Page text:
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Landlords urged to carefully consider the ‘dramatic’ impact of the new tax deadline

Buy-to-let landlords, property investors and second home owners are being urged to beware of a ‘dramatic change’ to the existing capital gains tax regime which will come into effect in April next year.

From April 2020, HMRC will enact legislation requiring UK residents to submit capital gains tax returns, as well as paying any CGT due within 30 days of completion of the sale of residential property.

Currently, individuals under self-assessment can instead report the sale and pay across their liability through their tax return.


Hilesh Chavda, a legal tax specialist in Royds Withy King’s Private Wealth team, is urging owners of more than one property to carefully consider the impact that this might have.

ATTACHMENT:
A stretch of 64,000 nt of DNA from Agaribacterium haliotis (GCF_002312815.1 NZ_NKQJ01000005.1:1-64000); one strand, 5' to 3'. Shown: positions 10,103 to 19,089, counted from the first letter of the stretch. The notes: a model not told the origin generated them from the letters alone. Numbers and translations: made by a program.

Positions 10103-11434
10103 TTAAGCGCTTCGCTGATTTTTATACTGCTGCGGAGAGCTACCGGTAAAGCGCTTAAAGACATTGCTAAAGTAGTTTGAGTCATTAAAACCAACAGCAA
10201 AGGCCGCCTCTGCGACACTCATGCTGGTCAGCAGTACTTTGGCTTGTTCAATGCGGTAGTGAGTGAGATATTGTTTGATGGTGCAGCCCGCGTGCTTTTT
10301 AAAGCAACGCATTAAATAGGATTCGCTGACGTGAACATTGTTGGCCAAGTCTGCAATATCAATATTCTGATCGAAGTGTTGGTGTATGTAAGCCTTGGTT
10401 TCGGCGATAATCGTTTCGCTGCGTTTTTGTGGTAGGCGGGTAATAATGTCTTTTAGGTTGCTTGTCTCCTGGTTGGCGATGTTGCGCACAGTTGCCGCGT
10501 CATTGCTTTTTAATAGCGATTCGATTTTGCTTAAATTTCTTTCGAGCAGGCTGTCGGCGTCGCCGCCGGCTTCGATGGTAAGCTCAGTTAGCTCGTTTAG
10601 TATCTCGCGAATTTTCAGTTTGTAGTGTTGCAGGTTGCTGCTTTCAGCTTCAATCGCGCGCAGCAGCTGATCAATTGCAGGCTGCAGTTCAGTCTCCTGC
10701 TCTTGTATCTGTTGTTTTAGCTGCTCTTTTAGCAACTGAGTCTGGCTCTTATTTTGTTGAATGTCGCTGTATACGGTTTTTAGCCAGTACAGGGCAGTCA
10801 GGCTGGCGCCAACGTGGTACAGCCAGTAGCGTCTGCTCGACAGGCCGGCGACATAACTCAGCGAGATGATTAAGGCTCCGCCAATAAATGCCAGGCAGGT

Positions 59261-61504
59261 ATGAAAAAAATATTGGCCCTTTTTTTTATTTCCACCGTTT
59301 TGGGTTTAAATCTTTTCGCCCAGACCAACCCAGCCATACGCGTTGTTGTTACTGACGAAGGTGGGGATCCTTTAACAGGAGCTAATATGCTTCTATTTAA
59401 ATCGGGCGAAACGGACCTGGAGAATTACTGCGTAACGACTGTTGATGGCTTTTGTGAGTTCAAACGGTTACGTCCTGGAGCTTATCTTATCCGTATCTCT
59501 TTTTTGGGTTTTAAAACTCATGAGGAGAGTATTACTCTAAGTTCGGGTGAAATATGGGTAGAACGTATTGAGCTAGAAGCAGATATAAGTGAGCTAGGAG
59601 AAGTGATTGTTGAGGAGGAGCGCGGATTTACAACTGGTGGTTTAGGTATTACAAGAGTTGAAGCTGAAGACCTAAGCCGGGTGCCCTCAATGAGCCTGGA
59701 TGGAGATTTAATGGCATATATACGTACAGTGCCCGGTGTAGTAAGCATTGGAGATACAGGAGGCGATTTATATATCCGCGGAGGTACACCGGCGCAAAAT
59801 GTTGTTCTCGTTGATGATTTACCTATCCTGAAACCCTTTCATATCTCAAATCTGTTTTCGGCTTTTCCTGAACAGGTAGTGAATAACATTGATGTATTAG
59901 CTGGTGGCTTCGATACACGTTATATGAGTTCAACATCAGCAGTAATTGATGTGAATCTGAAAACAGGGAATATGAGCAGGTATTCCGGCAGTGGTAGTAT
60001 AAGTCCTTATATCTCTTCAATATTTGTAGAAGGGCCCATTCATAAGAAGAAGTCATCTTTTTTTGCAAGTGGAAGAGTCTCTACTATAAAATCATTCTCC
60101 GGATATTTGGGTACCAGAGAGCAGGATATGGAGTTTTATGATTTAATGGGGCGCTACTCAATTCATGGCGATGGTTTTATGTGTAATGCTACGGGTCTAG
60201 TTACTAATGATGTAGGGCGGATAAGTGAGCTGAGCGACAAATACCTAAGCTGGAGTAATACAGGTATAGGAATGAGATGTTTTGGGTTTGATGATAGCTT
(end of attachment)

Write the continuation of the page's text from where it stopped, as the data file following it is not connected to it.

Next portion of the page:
He commented: “A dramatic change to the payment of tax on residential property gains will come into force on 6 April 2020.

“Capital gains tax [CGT] in relation to residential property will need to be paid within 30 days of completion, which is a marked change from the current position. 

“At the moment, the CGT deadline is 31 January following the end of the year in which the sale was made which, in some cases, could be as long as 22 months. 

“Where CGT is due, the change could mean that sellers have to get funds in place to cover the CGT liability before the sale is completed as 30 days is not very long at all.  This could be a particular issue where there are large historic gains.”

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    Don’t really understand this. You sell a property get funds from solicitor and pay the tax immediately. Not great compared to before obviously but am I missing something


    You have assumed that there is large capital to be transferred. If someone has remortgaged at a higher value than purchase price they may not have enough equity left to pay the capital gain tax and would man they’re in the poo.
    Now they only have a short time to pay the tax. Before it may not have been a problem because, say, they may be selling off other assets that would provide them with enough capital, or perhaps provide a loss to offset.


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